With 97% of the vote reporting, Democrat Sen. Raphael Warnock secured 49.4% of the vote, while Republican challenger Herschel Walker accumulated 48.6% of the vote.

In Texas, Republican Abbott beat 2020 Democratic presidential hopeful O'Rourke and secured a third term as the leader of the nation's second-largest state.

Unofficial results show Abbott leading O'Rourke by a margin of more than 12 percentage points, with 77% of the vote reporting. Unlike Florida and Georgia, Texas did not have a U.S. Senate seat on the ballot this year.

Other Republican politicians with large national profiles won their first bids for political office.

Sarah Huckabee Sanders, who served as White House press secretary during part of the Trump administration, was elected the governor of Arkansas. J.D. Vance, the author of Hillbilly Elegy, won the open Senate seat in Ohio.

While Republicans enjoyed significant victories in the heavily populated sunbelt states and overwhelmingly red states where they routinely win presidential elections by double digits, Democrats may walk away from the 2022 elections with more governorships.

In Maryland, Democrat Wes Moore won the governorship currently held by term-limited Republican Gov. Larry Hogan, becoming the first African American governor in the state's history. Unofficial results show Moore winning by a margin of more than 20 points.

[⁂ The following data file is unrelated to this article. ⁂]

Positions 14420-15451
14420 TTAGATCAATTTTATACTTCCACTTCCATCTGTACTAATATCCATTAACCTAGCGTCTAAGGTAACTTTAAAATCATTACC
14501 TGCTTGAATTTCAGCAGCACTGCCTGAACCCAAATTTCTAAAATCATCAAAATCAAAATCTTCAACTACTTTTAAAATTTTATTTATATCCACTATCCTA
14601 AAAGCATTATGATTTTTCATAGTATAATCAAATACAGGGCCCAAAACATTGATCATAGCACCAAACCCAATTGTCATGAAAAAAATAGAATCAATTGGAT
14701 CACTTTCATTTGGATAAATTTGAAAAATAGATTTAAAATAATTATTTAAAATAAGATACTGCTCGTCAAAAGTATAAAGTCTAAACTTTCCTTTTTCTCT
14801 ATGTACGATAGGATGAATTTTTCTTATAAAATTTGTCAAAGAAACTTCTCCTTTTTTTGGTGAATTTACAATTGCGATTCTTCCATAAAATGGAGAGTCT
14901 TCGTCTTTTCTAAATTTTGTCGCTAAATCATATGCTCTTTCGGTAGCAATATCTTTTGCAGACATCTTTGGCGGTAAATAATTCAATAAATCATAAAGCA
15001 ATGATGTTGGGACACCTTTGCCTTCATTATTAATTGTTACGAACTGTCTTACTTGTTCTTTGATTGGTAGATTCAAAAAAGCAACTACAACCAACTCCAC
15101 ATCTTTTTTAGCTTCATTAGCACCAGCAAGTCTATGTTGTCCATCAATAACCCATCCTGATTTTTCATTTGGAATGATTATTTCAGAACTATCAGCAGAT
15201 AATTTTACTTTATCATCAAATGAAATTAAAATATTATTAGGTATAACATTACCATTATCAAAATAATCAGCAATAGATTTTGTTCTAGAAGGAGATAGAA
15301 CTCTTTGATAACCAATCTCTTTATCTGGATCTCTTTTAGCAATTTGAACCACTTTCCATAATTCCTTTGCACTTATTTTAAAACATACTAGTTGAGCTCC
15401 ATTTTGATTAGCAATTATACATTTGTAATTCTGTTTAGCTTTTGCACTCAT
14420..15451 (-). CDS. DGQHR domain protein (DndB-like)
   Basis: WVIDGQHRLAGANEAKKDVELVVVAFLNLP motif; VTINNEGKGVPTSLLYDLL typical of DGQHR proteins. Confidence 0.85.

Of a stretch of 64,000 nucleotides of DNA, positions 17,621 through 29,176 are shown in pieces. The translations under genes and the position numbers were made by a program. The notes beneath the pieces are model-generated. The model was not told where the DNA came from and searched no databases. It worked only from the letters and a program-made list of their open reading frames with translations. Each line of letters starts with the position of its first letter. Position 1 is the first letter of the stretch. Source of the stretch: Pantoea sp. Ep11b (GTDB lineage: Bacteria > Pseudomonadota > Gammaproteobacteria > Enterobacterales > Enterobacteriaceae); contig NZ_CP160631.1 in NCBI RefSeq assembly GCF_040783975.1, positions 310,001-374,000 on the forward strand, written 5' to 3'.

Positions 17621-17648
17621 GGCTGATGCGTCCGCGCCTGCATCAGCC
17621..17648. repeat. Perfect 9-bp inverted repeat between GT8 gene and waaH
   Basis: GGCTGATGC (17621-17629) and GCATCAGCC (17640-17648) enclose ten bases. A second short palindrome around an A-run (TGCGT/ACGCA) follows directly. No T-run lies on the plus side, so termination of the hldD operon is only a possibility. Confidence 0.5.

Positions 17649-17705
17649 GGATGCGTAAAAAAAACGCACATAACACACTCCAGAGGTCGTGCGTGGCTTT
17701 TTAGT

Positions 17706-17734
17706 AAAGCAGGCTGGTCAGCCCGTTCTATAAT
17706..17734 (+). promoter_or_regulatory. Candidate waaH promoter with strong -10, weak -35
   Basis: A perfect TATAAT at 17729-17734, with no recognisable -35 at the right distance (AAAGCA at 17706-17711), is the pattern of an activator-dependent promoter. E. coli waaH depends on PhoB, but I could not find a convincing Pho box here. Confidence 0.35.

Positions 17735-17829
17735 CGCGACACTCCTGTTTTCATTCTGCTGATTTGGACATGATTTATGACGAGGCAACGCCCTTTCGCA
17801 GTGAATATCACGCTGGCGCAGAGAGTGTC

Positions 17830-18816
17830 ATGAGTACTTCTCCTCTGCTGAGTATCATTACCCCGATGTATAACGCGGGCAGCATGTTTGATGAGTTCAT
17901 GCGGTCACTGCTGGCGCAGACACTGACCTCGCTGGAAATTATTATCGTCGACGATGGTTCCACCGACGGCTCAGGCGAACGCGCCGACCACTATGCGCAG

In Massachusetts, Democrat Maura Healey won the governorship currently held by retiring Republican Gov. Charlie Baker, becoming the first openly lesbian governor in U.S. history. Unofficial results show Healey winning by nearly 30 points in the overwhelmingly Democratic state. The Democrats' two victories in Maryland and Massachusetts mean that the party currently enjoys a gain of two governorships, although that number could shrink if Republicans win one or more governorships presently held by a Democrat.

The question of what party will control the U.S. Congress for the next two years remains blurry as of early Wednesday morning, more than seven hours after the first polls closed.

With results still pending in several states, Democrats will hold at least 48 Senate seats in the 118th U.S. Congress, while Republicans will control at least 47 seats. The remaining five races are too close to call, although Republicans are expected to hold the seat in Alaska. 

In addition to holding their seat in Florida and Ohio, Republicans won the Senate seat in the battleground state of North Carolina.

Democrat John Fetterman won the Republican-held Senate seat in Pennsylvania, meaning that Republicans will have to flip at least two Democrat-held Senate seats to gain the majority, given the current 50-50 split in the chamber.

Incumbent Sen. Maggie Hassan, D-N.H., held onto her seat, which Republicans hoped to flip. A Republican victory in the U.S. Senate will require the party to hold the Republican-held seat in Wisconsin and flip at least two of the three Democrat-held seats in Arizona, Georgia and Nevada. 

In the U.S. House, Republicans have won 193 seats while Democrats have secured 166 seats. A party needs to win 218 seats to gain control of the chamber. The New York Times currently gives Republicans an 83% chance of controlling the U.S. House based on the votes that have been counted so far and the ballots outstanding.

Ryan Foley is a reporter for The Christian Post. He can be reached at: ryan.foley@christianpost.com